OVERNIGHT DEFENSE: Senate confirms Hagel

On Tuesday, eight Republicans voted to end debate, providing Hagel with more than enough cushion to break the required 60-vote cloture threshold.

Republicans said that Hagel was going to have to prove himself in the job, because the bloody confirmation fight left him in a weakened position.

“I think he will be entering as weak, because of his performance [in the confirmation hearing],” Graham told reporters Tuesday.

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Senate Armed Services Chairman Carl Levin (D-Mich.) said that while the final vote wasn’t “as great a majority as we would have liked,” Hagel would not be harmed in his new role.

“I just don’t see any negative effect on his capability to run the Defense Department,” Levin said.

The timing for Hagel will certainly test him, as sequestration is set to begin three days after his confirmation.The Nebraska Republican is wasting no time, as he will be sworn in and start on the job on Wednesday, according to an aide.

"I am honored that President Obama and the Senate have entrusted me to serve our nation once again,” Hagel said in a statement after the vote. “I will work closely with Congress to ensure that we maintain the strongest military in the world and continue to protect this great nation."

Paul surprises with 'yes' vote: Three Republicans had said before Tuesday’s vote they would support Hagel, but Sen. Rand Paul (R-Ky.) made it four GOP "yes" votes.

Paul had voted against cloture two weeks ago and on Tuesday morning. But he said that he ended up supporting Hagel because the president gets prerogative in choosing his political appointees.

“I voted no because I wanted more information, and I think that part of the advise and consent part of what the Senate does is try to get information about Senate nominees,” Paul told reporters after the vote. “I’ve said all along that I give the president some prerogative in choosing his political appointees.”

GOP says Brennan tied to ‘talking points’: GOP lawmakers say White House counterterrorism chief John Brennan's is connected to the altered “talking points” from last year’s attack in Benghazi, Libya, that has threatened Brennan’s nomination to be the next CIA chief.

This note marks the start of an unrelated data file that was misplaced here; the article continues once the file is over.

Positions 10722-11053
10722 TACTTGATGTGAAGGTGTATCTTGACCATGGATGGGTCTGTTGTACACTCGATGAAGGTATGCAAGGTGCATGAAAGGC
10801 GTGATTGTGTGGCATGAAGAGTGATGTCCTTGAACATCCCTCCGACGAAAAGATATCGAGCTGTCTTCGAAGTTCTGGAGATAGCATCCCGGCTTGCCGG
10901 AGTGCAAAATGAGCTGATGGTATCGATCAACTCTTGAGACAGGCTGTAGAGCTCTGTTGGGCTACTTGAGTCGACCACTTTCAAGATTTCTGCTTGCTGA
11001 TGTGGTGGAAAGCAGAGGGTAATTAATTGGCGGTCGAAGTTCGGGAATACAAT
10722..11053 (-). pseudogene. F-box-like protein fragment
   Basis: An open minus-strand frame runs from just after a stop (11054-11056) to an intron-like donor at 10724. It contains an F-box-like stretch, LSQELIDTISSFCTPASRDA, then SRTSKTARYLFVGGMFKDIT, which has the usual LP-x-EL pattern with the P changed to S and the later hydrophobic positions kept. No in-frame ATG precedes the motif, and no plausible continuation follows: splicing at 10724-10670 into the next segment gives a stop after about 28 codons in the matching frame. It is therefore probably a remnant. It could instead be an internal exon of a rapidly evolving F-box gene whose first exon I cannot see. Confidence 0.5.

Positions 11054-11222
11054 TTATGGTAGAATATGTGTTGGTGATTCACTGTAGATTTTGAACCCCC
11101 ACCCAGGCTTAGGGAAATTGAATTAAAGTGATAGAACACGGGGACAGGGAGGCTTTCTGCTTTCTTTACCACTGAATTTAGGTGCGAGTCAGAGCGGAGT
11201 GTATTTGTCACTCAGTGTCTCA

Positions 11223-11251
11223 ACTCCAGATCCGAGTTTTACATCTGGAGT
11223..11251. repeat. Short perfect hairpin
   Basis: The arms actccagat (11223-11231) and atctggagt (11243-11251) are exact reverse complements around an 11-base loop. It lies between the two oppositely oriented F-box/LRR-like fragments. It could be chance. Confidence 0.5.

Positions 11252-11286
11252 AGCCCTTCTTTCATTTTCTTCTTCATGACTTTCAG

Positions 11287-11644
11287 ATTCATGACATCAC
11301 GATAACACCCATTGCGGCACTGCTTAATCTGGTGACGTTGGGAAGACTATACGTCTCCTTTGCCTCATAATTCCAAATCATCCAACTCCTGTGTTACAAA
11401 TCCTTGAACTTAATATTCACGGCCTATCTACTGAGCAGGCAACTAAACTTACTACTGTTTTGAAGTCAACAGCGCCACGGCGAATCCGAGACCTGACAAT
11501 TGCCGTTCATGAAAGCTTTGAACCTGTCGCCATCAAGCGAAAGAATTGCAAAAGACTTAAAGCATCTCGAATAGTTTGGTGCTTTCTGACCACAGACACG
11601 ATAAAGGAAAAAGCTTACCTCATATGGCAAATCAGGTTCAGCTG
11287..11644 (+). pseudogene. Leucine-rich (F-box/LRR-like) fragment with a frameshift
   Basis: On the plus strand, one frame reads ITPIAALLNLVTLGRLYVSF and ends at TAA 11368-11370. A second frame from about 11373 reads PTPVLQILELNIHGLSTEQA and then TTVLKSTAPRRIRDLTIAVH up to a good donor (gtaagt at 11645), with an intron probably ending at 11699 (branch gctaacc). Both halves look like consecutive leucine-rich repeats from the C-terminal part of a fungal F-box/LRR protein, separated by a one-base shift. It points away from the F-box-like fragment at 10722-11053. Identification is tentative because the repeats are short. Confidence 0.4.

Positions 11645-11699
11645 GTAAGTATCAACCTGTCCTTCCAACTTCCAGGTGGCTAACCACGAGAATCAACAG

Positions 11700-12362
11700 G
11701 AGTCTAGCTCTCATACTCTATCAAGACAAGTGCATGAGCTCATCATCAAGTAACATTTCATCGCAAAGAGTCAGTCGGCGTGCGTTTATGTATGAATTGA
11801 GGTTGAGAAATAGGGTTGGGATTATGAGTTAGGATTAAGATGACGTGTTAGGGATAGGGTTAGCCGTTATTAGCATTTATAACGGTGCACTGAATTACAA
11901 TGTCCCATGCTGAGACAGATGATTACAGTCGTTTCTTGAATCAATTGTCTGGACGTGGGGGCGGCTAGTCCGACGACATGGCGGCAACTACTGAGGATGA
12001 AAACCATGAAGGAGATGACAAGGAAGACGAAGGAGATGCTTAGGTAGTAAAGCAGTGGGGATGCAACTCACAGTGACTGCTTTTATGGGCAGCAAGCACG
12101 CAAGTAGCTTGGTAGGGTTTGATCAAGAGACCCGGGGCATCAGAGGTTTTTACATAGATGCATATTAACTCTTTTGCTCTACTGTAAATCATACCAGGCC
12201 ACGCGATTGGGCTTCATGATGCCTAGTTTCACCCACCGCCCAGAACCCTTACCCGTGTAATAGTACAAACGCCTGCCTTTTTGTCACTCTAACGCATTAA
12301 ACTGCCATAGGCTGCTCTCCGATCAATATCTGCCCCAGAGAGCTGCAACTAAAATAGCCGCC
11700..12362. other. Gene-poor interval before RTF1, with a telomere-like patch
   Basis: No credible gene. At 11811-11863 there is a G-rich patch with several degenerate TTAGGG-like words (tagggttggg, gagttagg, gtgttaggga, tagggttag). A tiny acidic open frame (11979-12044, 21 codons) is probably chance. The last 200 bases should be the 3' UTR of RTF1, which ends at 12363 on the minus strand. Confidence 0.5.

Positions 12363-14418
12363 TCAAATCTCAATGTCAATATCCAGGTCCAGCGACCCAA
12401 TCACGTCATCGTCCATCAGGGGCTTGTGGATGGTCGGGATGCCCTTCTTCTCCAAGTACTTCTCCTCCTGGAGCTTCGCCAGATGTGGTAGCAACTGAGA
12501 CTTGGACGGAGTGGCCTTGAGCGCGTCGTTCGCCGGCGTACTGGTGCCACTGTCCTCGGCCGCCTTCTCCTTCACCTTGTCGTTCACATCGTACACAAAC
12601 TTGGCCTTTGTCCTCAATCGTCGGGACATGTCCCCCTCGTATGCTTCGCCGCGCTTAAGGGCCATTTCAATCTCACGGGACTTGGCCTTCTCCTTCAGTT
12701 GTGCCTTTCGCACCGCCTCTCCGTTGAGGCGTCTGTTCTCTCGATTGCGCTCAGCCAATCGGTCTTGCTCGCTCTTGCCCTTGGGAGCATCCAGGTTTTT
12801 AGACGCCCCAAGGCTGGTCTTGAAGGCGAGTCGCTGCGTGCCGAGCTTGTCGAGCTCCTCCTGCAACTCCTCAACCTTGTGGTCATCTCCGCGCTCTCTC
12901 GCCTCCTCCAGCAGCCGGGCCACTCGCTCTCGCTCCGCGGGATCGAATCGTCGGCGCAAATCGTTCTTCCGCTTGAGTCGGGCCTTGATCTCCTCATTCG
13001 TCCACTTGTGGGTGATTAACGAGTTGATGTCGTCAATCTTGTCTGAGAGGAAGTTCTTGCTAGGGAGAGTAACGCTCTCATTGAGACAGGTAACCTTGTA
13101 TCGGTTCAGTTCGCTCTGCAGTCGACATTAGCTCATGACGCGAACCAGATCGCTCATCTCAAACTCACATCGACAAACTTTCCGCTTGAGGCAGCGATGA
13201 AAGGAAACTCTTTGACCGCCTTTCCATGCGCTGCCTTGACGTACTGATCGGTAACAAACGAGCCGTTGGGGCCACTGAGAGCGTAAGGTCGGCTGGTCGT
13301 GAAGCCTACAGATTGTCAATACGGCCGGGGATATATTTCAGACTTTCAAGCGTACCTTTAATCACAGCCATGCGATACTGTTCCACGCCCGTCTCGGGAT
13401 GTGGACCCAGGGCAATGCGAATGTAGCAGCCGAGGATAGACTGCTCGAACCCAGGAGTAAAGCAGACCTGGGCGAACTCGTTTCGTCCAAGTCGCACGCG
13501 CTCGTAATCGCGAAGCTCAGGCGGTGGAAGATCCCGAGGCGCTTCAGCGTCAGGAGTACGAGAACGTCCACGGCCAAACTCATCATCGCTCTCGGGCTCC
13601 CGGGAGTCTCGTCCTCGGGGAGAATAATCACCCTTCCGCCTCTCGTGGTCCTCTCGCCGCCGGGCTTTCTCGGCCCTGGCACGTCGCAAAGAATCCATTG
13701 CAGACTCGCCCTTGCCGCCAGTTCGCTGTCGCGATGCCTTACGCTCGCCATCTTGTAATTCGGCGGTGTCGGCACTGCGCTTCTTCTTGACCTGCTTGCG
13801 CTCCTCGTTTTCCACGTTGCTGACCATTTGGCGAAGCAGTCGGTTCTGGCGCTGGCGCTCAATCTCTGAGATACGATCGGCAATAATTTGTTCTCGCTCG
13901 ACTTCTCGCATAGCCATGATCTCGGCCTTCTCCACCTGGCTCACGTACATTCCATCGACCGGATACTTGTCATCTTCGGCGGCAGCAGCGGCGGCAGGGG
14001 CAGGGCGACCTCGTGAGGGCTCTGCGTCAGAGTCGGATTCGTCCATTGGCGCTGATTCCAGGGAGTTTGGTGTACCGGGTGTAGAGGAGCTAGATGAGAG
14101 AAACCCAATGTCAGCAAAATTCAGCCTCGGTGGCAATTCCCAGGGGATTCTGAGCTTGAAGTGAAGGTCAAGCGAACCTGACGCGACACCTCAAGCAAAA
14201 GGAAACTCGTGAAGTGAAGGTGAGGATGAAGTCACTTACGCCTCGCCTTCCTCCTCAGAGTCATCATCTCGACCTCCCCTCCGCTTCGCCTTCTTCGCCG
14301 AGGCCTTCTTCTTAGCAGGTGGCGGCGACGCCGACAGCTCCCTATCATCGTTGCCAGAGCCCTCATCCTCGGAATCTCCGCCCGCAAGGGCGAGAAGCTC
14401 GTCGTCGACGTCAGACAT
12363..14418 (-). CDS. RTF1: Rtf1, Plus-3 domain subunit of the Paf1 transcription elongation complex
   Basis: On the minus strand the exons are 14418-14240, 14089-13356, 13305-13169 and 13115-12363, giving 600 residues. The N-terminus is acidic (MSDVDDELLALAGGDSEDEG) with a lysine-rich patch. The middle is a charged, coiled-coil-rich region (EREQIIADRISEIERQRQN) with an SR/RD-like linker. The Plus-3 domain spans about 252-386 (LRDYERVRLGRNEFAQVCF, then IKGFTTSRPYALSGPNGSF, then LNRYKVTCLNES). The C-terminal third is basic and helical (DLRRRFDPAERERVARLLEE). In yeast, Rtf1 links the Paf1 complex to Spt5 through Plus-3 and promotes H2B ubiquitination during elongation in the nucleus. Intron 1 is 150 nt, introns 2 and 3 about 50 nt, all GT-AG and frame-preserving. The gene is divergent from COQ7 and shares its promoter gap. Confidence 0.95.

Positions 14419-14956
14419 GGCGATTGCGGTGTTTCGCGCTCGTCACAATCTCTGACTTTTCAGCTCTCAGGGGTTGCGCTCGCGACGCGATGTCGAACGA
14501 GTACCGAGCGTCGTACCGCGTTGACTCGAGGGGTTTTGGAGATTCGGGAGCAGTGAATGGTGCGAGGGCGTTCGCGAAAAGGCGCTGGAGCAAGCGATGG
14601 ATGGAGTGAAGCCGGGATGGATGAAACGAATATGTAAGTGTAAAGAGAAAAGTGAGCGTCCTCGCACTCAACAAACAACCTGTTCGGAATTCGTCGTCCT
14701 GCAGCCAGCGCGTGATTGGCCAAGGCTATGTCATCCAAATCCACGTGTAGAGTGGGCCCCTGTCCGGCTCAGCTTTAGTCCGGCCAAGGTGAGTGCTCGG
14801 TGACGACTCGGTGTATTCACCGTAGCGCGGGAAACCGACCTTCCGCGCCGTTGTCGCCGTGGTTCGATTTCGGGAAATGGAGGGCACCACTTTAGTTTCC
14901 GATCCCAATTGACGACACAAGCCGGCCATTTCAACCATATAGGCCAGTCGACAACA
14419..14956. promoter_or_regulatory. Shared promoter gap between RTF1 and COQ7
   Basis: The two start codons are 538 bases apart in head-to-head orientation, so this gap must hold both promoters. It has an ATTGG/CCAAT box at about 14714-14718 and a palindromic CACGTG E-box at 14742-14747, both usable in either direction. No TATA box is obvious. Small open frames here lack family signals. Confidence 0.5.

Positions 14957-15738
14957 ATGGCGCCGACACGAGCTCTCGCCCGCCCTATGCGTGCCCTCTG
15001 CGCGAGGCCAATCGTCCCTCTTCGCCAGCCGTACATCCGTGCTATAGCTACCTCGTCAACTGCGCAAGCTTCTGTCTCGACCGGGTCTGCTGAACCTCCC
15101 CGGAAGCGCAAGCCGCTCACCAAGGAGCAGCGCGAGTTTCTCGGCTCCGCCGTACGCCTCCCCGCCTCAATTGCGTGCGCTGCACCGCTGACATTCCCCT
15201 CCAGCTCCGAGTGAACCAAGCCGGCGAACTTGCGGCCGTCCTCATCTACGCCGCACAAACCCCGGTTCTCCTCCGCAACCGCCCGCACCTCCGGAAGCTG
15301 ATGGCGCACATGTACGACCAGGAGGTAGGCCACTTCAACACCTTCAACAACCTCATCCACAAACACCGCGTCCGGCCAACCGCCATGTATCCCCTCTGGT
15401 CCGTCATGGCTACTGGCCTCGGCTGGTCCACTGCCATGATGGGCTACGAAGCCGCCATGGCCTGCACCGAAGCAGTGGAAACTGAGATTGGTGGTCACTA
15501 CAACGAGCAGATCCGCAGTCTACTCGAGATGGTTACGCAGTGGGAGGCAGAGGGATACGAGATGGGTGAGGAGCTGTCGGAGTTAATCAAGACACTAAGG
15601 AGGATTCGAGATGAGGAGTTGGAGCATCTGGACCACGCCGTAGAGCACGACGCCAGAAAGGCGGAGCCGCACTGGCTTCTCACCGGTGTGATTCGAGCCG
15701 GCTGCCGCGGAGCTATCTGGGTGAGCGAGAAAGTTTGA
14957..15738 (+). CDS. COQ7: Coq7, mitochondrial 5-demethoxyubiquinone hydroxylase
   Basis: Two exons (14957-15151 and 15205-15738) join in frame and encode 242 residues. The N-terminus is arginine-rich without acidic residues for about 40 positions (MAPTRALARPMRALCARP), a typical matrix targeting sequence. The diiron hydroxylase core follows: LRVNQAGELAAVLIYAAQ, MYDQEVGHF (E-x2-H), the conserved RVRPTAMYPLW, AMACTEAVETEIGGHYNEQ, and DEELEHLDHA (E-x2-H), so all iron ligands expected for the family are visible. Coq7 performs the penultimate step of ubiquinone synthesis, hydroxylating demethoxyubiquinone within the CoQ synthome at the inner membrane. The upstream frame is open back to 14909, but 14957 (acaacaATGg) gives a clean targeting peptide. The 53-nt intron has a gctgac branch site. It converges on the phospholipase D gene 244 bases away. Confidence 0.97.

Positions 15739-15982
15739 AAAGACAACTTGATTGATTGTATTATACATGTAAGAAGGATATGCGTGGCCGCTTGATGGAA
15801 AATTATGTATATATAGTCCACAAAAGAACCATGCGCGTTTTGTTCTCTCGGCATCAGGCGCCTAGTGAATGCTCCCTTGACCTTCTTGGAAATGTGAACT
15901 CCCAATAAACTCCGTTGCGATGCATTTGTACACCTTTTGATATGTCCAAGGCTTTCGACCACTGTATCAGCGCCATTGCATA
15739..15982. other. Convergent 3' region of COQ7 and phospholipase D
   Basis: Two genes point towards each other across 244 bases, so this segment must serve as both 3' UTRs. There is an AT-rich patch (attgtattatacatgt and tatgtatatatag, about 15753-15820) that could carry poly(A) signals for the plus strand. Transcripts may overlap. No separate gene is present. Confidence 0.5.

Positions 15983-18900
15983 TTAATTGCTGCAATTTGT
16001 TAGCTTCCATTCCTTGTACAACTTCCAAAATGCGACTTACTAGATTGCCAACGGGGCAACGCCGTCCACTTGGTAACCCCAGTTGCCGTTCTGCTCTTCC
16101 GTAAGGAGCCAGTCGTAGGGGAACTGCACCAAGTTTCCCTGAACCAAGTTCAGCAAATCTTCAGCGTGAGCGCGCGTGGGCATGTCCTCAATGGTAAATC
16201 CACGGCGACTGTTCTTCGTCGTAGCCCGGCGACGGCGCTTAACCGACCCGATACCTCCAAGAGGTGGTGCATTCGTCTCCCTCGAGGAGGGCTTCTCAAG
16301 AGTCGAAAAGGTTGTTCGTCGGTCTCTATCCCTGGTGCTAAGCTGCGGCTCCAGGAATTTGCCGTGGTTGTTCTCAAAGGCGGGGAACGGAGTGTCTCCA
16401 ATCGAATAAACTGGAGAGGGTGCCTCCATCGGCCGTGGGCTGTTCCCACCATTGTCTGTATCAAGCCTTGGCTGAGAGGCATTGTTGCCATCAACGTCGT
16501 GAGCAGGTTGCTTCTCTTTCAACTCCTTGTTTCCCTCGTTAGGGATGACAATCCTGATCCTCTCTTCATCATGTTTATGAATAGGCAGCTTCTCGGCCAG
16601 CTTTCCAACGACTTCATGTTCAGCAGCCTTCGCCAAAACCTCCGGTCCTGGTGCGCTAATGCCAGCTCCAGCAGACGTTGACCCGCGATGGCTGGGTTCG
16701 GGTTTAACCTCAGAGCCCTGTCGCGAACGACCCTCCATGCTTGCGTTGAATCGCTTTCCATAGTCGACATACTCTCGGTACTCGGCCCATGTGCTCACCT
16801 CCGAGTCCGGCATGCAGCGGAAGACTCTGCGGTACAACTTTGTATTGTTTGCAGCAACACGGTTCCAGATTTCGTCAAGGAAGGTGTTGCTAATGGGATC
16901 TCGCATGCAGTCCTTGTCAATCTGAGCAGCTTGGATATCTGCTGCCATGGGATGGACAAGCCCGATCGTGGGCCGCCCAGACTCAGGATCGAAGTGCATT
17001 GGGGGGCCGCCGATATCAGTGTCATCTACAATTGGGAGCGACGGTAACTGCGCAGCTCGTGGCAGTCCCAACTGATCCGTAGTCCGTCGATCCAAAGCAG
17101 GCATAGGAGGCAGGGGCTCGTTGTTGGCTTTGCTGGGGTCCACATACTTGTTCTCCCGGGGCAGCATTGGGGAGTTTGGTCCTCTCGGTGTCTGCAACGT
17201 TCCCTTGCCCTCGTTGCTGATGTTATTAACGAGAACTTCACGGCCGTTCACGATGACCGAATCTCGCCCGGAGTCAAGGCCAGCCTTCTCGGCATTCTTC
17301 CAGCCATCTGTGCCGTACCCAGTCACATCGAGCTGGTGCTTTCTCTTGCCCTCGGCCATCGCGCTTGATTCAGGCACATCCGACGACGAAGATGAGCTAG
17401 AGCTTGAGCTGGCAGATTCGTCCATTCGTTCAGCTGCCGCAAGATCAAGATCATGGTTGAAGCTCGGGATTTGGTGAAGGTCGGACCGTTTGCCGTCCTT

On Tuesday, the Senate Intelligence Committee viewed confidential emails surrounding last September's terrorist attack on the U.S. Consulate in Benghazi that ended with the death of Ambassador Chris Stevens and three other American citizens.

Those emails, according to lawmakers, directly tied Brennan to the administration's decision to initially claim the attack was the result of a popular protest gone awry, and not an organized attack by terror groups in Libya.

“Brennan was involved,” Senate Intelligence Committee Vice Chairman Saxby Chambliss (R-Ga.) said after the briefing. “It's pretty obvious what happened.”

“At the end of the day it should have been pretty easy to determine who made the changes and what changes were made," he added.

Sen. Susan Collins (R-Maine) said "there's still gaps in the information," about Brennan's role in drafting the White House talking points alleging the protest scenario in Benghazi.

That said, senators claim Tuesday's revelations did not and will not sway their decision on whether to confirm Brennan's bid to lead CIA.

“The information today is unrelated to my personal decision on Brennan,” Collins said.

Sen. Dianne Feinstein (D-Calif.), chairwoman of the Senate Intelligence panel, said Brennan's involvement was “small” and should play no part in his confirmation. The committee is scheduled to vote on the Brennan nomination on Thursday.

Some Senate Republicans have threatened to hold up Brennan’s nomination unless they get more information from the White House on Benghazi.

A slippery slope in Afghanistan: The removal of U.S. special forces from a violent province in central Afghanistan could be the beginning in a slew of restrictions on American forces by Kabul that will hamstring operations until the final withdrawal of U.S. forces in 2014, one House lawmaker warned.

The decision by Afghan President Hamid Karzai to kick out the special forces teams from Wardak province could indicate a trend among Afghan leaders at the national and local level of playing to the growing anti-American sentiment within the country, Rep. Mac Thornberry (R-Texas) told The Hill.

Thornberry, who chairs the House Armed Services Emerging Threats and Intelligence subcommittee, said he was "worried" these type of knee-jerk decisions restricting American operations in the run-up to the 2014 withdrawal could place U.S. and allied forces at risk.

Karzai ordered U.S. special forces to leave Wardak, alleging American troops had committed torture and abducted civilians during their time in the province.

Top U.S. and NATO commanders met with Afghan counterparts on Monday in Kabul to discuss those allegations, Pentagon spokeswoman Lt. Col. Anne Edgecomb told The Hill on Monday.

Marine Corps Gen. Joseph Dunford, the top U.S. commander in Afghanistan, will lead negotiations on the joint commission on the American side with "consultations underway in Kabul right now," DOD press secretary George Little told reporters on Tuesday.


In Case You Missed It:

— Senate GOP divided on sequester plan

— White House defends Afghan progress

— Obama warns of self-inflicted wound

— Intel panel drops ‘Zero Dark Thirty’ inquiry

— Reid: GOP wasted 12 days on Hagel


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